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My question is about the resistor for termination in a CAN network. From an electrical perspective why should we add this resistor (commonly 120 Ohm) between the CAN_H and CAN_L? Thanks in advance.

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marked as duplicate by Null, PeterJ, Daniel Grillo, jippie, Fizz Nov 11 '15 at 19:25

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Because the end of transission line has to be terminated with characteristics impedance of transmission line itself. If the line is not terminated, when the signal travels to the end, it bounces back (reflection) and creates standing wave, similarly like sea wave bounces back when it hits the shore.
Any termination that does not match the characteristics impedance is causing reflections, the worst case is short circuit or open circuit.

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  • \$\begingroup\$ Yes, and additionally I've observed that not having a terminator will cause loading problems for the transmitter circuits. They expect that DC load and are calibrated for it. If its missing, the waveforms will be unreadable even without signal reflections. \$\endgroup\$ – Daniel Nov 3 '15 at 10:00
  • \$\begingroup\$ @Daniel: True. I observed small setups on my desk, where termination should not be necessary due to short cable lengths. The bus did work with some interfaces, with others, it did not. To be save, you should always use termination ob both ends. \$\endgroup\$ – sweber Nov 3 '15 at 10:08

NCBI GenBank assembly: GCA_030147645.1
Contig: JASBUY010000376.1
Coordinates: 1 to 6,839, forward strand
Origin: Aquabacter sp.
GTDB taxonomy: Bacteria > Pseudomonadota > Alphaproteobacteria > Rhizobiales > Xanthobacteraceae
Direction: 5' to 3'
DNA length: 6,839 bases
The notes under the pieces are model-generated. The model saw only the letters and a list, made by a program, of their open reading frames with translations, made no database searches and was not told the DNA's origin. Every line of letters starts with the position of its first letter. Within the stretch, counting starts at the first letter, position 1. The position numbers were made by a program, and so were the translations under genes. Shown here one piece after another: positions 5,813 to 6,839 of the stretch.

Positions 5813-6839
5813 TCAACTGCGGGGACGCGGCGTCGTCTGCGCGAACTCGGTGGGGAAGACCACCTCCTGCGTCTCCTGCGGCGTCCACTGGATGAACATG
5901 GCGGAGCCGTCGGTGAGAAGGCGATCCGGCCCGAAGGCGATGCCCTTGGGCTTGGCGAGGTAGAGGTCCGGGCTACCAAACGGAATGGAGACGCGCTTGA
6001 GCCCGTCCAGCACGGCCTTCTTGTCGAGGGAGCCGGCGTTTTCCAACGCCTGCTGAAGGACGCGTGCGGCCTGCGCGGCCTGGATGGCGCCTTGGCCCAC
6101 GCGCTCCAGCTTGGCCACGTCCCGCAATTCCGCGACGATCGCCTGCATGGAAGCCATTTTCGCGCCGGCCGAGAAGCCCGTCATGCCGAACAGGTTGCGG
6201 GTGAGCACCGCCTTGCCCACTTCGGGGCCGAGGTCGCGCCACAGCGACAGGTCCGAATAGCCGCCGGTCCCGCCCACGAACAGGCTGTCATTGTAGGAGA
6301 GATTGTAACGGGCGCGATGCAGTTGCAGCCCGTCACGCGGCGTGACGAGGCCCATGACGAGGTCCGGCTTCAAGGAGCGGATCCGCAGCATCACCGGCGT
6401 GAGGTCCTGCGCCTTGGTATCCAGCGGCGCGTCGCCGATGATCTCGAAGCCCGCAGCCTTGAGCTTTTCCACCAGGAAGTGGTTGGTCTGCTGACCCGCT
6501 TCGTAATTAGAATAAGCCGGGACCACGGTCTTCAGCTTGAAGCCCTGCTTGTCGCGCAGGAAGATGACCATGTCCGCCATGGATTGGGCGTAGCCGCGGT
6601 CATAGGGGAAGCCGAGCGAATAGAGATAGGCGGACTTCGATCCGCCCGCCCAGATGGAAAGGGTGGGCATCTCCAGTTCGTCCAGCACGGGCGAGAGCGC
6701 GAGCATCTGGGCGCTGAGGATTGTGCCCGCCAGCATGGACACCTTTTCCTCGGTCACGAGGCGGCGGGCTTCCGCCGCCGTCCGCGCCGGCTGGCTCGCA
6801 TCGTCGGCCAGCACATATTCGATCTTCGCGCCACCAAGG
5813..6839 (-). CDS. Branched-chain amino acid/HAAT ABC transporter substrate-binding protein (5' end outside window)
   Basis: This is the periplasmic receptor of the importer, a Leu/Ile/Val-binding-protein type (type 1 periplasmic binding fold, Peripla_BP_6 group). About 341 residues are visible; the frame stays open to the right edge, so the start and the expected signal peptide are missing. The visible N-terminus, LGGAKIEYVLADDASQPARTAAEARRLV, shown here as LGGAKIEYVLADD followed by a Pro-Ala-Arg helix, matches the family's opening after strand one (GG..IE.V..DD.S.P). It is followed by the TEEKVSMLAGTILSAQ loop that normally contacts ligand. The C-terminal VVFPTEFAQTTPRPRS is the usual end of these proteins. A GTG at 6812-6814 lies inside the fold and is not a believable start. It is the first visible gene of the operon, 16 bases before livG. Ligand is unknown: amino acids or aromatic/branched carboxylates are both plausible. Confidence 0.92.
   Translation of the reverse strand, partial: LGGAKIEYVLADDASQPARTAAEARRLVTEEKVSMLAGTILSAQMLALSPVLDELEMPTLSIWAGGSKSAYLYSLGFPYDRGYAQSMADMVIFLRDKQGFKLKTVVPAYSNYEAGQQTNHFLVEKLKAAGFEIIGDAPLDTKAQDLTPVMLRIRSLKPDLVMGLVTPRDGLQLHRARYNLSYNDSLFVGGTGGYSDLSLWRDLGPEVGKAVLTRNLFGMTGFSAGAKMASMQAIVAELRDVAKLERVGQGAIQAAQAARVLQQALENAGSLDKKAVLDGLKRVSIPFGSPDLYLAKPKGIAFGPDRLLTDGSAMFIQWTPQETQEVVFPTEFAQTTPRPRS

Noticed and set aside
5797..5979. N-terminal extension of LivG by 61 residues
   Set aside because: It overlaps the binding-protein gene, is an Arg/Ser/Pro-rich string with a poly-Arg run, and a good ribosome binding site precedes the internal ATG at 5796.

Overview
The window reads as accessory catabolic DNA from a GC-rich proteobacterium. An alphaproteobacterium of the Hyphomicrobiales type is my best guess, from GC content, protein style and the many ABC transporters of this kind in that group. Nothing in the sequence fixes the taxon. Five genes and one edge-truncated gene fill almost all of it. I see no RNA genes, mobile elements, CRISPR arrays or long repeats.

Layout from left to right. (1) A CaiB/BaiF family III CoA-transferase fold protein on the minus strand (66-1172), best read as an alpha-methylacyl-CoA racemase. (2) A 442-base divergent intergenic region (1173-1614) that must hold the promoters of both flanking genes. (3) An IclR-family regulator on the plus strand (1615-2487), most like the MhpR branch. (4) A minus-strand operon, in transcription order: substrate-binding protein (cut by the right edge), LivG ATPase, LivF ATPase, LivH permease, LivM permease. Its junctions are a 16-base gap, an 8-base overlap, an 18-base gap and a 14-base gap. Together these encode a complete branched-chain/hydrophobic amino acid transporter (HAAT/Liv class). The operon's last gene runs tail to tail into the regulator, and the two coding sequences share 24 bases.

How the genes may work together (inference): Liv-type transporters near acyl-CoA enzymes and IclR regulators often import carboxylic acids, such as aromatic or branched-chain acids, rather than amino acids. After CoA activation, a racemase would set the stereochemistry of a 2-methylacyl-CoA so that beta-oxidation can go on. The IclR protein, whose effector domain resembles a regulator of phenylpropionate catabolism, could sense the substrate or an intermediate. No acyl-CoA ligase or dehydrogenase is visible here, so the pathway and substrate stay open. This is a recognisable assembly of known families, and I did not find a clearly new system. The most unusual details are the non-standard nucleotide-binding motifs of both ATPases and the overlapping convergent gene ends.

• \$\begingroup\$ @sweber: Some industrial networks, based on CAN, RS485,..and other serial buses state that there should be a minimum cable length between each node (0.8m). Probably the connectors itself reflect some signal. \$\endgroup\$ – Marko Buršič Nov 3 '15 at 13:49
  • \$\begingroup\$ @sweber: That has nothing to do with reflections, but with the pull-together function of the resistor(s), the other function of the resistors. This is explained in Olin Lathrop's answer to Why won't my CAN transceiver receive messages unless there is a long startup delay or a bus analyzer connected?. The reason it sometimes work without the resistor is if the circuit effectively present a pull-together resistor of a low-enough value. \$\endgroup\$ – Peter Mortensen Nov 10 '15 at 19:30
  • \$\begingroup\$ cont' - Low-enough value: to discharge/charge the effective capacitance so that the CAN bus works (recessive state, etc.). Thus, no matter how short leads, the resistors(s) are always needed (though you might get lucky). The pull-together function is an often-overlooked aspect of the CAN bus. \$\endgroup\$ – Peter Mortensen Nov 10 '15 at 19:39

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